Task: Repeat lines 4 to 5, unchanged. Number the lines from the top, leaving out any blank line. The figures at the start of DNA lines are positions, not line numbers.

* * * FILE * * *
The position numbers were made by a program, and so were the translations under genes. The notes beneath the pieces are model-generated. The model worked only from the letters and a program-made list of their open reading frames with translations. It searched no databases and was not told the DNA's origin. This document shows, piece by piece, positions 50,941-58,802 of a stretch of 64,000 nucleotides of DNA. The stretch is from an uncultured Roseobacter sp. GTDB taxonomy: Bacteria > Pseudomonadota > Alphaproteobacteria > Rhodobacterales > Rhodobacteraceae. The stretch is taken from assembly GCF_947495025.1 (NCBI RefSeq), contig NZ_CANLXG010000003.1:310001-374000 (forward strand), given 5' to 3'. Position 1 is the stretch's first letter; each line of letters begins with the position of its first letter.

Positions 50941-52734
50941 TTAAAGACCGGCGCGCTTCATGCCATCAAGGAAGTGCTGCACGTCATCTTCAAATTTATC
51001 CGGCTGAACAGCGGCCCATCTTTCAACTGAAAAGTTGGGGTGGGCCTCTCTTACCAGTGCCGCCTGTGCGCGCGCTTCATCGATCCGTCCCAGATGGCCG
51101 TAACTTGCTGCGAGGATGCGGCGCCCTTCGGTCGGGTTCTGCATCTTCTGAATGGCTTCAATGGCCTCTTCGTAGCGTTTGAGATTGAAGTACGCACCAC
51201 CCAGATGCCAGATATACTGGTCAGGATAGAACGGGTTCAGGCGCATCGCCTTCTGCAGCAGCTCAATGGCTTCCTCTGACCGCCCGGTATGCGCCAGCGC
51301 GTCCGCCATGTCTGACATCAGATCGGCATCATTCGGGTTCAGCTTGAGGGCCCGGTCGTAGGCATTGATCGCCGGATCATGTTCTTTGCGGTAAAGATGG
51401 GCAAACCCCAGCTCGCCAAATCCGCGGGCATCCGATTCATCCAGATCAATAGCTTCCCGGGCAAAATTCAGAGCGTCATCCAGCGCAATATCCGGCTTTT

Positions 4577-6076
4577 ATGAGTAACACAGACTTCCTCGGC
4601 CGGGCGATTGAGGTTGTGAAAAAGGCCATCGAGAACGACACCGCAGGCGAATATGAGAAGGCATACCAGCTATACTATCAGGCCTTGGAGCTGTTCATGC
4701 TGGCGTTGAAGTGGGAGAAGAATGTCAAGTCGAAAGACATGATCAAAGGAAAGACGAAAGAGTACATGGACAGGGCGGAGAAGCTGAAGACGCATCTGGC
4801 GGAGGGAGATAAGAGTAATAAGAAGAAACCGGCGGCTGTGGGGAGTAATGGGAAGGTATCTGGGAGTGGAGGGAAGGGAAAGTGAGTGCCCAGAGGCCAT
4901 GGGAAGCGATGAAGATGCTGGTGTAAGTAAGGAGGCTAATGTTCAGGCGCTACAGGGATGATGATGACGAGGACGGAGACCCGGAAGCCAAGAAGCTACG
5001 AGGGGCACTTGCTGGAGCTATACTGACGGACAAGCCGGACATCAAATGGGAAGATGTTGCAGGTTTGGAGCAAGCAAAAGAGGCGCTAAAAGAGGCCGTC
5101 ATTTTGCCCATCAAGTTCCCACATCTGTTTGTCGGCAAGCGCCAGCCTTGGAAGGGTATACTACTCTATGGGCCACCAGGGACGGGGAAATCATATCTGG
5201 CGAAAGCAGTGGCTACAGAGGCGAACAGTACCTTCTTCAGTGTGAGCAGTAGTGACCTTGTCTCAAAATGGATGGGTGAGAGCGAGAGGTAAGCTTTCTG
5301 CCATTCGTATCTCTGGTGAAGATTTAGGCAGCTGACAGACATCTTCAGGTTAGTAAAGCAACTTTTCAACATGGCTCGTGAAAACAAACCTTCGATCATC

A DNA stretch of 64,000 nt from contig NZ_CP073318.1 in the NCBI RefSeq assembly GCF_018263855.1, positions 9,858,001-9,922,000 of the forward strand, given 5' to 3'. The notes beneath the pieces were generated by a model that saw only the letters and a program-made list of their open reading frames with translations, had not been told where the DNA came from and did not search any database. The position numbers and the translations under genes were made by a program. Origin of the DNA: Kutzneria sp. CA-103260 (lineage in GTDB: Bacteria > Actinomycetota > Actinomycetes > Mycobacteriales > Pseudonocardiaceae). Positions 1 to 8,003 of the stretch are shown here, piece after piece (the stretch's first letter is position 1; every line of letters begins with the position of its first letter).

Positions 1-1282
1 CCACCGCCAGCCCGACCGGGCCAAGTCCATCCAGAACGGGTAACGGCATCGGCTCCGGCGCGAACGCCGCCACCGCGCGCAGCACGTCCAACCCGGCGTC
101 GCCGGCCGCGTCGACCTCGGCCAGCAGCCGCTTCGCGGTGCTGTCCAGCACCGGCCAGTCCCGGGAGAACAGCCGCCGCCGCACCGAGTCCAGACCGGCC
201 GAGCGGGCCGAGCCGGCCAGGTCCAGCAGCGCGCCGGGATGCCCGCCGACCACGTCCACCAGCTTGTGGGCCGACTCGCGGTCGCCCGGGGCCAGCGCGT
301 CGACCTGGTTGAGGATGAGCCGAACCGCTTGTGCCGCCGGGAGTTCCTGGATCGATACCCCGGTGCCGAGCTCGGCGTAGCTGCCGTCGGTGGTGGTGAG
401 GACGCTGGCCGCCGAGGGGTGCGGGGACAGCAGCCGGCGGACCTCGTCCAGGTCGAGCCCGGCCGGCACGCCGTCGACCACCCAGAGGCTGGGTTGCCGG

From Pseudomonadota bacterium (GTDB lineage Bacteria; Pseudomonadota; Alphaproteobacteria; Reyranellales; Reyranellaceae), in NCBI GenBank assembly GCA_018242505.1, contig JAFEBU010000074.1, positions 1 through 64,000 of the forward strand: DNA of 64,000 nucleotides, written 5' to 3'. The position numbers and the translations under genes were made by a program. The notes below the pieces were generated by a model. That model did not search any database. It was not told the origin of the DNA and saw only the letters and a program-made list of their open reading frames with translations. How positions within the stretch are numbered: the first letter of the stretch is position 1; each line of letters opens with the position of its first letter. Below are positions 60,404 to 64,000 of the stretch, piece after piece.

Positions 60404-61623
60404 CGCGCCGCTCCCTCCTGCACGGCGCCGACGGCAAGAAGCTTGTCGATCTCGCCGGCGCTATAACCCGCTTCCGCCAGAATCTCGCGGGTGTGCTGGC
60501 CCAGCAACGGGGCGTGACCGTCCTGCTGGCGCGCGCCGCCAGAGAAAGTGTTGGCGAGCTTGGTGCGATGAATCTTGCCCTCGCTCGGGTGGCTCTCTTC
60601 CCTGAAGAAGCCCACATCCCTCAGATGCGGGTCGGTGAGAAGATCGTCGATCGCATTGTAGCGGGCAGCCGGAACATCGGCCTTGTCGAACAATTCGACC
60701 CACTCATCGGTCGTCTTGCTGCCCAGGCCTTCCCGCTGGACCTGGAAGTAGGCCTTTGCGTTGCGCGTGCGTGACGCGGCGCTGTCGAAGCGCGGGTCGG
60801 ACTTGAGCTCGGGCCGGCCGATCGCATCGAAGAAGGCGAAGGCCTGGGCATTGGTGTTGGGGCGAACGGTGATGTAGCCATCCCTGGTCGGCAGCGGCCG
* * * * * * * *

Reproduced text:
51001 CGGCTGAACAGCGGCCCATCTTTCAACTGAAAAGTTGGGGTGGGCCTCTCTTACCAGTGCCGCCTGTGCGCGCGCTTCATCGATCCGTCCCAGATGGCCG
51101 TAACTTGCTGCGAGGATGCGGCGCCCTTCGGTCGGGTTCTGCATCTTCTGAATGGCTTCAATGGCCTCTTCGTAGCGTTTGAGATTGAAGTACGCACCAC